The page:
While there are never any guarantees when it comes to back surgery, there are steps you can take to minimize your risks, help your body heal, and avoid failed back surgery syndrome and the symptoms that come with it.

Trust Your Doctor

Having back surgery is a big deal that can literally change your life. You need to know that you can trust your doctor and surgeons to do the best job that they can even with a surgery that isn’t 100% guaranteed to help you.

Take the time to get consults from a few different doctors. This will help you get a feel for how different doctors would handle your condition so you can know you’re getting the right procedure.

We mentioned that sometimes FBSS is caused when a procedure is done unnecessarily or is the incorrect procedure for what’s causing your pain and symptoms. Consulting multiple doctors and finding one you really trust will help ensure that you’re getting the right procedure from a competent and talented physician.

You can also look up reviews of different surgeons to see other patient’s outcomes.

Weight Loss

But even the best doctors have patients that experience FBSS. The best things you can do to reduce your risk of FBSS is to adjust some things in your life to promote healing and reduce pressure on your back.

Weight is a big risk factor for back pain. If you’re overweight or obese, getting into the normal weight range for your height can take a significant amount of pressure off your back, which can relieve both pain and stress.


Cutting out tobacco can also help promote healing. Smoking has been shown to slow down healing times and increase the rate at which the spine degenerates. Smoking could result in a failed procedure, so be sure to stop before surgery.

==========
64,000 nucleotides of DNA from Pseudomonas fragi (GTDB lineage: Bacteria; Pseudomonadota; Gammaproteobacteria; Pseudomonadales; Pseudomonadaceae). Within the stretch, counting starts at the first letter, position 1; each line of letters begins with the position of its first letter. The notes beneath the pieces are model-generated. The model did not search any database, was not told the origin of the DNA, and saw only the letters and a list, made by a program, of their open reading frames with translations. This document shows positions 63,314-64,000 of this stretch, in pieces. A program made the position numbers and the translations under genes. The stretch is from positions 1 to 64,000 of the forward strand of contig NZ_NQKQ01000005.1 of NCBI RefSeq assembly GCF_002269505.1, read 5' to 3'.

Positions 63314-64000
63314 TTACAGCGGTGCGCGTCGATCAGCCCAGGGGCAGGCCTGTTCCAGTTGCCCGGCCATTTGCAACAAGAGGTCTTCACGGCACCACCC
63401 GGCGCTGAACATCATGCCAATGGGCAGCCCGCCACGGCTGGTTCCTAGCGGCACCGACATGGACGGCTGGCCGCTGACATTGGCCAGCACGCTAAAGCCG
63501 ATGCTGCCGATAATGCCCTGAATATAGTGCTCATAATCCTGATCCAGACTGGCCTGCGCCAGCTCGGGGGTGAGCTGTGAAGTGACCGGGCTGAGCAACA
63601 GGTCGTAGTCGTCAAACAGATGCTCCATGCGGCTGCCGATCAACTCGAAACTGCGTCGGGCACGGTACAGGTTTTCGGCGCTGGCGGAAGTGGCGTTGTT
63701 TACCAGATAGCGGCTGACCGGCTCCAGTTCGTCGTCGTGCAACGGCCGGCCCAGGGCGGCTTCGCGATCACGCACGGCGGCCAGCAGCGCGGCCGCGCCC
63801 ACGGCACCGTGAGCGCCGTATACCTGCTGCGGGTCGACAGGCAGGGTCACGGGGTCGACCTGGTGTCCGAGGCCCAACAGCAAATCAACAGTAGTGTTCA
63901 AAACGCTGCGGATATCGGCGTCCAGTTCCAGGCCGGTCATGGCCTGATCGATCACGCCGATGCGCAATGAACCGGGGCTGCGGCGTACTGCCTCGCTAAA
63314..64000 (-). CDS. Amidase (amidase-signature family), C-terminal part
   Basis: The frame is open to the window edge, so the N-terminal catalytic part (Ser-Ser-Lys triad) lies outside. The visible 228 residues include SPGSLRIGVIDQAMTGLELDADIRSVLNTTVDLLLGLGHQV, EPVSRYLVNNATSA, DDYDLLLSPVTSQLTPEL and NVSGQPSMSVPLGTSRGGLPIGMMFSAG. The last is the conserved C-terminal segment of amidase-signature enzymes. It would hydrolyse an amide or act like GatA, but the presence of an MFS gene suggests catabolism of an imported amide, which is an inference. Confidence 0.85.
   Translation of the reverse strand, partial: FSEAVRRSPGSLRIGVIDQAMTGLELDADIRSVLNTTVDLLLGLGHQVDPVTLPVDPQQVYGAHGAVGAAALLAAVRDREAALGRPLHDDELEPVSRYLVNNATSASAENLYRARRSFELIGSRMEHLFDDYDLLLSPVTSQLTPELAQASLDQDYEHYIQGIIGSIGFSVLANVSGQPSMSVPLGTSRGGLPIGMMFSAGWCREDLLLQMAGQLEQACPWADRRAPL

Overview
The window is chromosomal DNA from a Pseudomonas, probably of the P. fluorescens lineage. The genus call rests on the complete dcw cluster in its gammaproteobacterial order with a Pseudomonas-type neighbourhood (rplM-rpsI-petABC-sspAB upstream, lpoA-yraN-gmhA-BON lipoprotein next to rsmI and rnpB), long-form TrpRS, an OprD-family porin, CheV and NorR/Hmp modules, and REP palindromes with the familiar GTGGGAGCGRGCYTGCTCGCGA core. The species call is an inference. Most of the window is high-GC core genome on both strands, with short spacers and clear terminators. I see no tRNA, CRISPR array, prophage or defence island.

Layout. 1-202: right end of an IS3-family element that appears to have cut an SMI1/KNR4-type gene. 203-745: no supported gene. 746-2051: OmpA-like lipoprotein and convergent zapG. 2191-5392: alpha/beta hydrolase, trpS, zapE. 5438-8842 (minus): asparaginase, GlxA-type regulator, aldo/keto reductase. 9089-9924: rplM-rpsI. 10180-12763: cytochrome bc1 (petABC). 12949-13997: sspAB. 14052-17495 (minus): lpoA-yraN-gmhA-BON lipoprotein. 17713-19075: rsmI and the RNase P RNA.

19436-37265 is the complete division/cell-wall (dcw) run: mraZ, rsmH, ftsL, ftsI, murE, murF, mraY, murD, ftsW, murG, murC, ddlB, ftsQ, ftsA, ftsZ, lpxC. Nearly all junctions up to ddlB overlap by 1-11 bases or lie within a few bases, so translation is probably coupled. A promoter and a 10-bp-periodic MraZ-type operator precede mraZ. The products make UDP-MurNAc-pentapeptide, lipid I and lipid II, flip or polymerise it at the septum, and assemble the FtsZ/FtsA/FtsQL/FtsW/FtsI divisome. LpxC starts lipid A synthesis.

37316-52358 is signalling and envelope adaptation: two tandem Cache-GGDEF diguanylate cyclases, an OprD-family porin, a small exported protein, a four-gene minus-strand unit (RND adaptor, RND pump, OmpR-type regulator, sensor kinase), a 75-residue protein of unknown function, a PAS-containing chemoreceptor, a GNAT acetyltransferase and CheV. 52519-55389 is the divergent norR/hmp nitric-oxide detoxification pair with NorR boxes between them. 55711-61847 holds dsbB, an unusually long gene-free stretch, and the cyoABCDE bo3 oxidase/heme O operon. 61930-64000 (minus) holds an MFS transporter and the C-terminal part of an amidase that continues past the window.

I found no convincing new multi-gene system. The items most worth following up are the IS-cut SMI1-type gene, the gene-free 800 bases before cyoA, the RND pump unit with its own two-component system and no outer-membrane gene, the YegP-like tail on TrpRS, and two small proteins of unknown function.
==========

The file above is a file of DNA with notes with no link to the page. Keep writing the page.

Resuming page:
Other Lifestyle Changes

Finally, you should adjust any activities or positions that lead to or contributed to your condition in the first place. All the surgery in the world won’t help you if you go back to the same damaging behaviors you were doing pre-surgery.

If sitting in an uncomfortable office chair all day was a factor of your lower back pain, don’t go back to doing that post surgery. Get a proper chair that supports your back in a healthy way.

Were you doing incorrect yoga stretches with bad form that lead to your condition? Don’t continue to do those stretches after surgery or you could end up with a worsened, or unchanged, condition (aka FBSS).

Make a plan with your doctor to adjust your lifestyle to promote healing after surgery. They’ll be able to tell you what position to sleep in, what stretches to do, and what things you should not be doing in order to have the best chance at success.

Bottom Line

Failed back surgery syndrome is an unfortunate reality when it comes to back surgery. No back surgery is 100% guaranteed to work. But, there are steps you can take to maximize your chance of success.

Speak to your doctor about your procedure’s success and failure rates and what you can do to prevent a failed outcome. If you have any questions, don’t hesitate to contact us or book an appointment online.